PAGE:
I recently made these Cranberry Gingerbread Crumble Bars that are extremely delicious. Recipe is by Asha Loupy, who is a genius recipe writer. They are a riff on another bar she makes with strawberries and pistachios, which I make all of the time. Now we have a version for each half of the year. And for the record, I think these are especially good cold (they need to be stored in the fridge).

Doma Cafe

Somehow took me longer than it should have to try Doma, a Croatian cafe in Chicago. I am in love. Not only is the food great (the hash brown is a work of art). But the design of the space is so rad. Feels like a mini-vacation. Can’t recommend highly enough. Also, they sell a t-shirt with the motto: “It’s Healthy if You Like It”, which—WORD.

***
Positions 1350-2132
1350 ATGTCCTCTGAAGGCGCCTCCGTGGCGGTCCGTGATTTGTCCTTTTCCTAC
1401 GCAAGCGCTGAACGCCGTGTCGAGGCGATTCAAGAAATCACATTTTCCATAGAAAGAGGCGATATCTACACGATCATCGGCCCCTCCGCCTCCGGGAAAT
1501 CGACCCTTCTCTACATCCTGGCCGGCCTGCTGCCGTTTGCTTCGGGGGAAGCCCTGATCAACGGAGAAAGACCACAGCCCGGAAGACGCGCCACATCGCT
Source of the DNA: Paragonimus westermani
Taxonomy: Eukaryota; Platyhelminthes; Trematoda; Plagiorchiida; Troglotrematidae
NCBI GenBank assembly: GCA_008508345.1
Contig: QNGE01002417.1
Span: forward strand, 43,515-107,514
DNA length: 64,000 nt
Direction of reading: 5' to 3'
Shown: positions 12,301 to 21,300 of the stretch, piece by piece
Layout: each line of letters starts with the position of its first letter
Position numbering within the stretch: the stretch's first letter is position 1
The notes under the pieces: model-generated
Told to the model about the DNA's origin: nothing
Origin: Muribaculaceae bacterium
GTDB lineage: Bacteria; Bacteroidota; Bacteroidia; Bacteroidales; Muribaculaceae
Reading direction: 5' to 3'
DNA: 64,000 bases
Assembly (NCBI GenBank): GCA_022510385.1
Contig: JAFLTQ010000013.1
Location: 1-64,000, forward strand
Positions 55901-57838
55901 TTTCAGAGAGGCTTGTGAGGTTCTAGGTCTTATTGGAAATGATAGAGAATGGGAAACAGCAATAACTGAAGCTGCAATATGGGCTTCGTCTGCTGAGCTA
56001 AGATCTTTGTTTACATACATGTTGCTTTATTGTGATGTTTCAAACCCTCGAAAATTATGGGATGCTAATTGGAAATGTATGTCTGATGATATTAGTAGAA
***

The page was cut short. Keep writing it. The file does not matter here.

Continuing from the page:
Rachel Connolly

You know that feeling when a baby is so cute you want to bite it? I sometimes feel that way about writing. Like, the writing is so good I want to do more than just read it. I feel this way about Rachel Connolly. I’ve followed her work for years and she is one of a handful of people who seem to regularly make me better at thinking. She recently wrote a beautiful essay for The Cut called My Childhood Under Northern Ireland’s Abortion Ban, which tries to unpack the consequences of the environments we grow up in. read more+++

Into It, July 22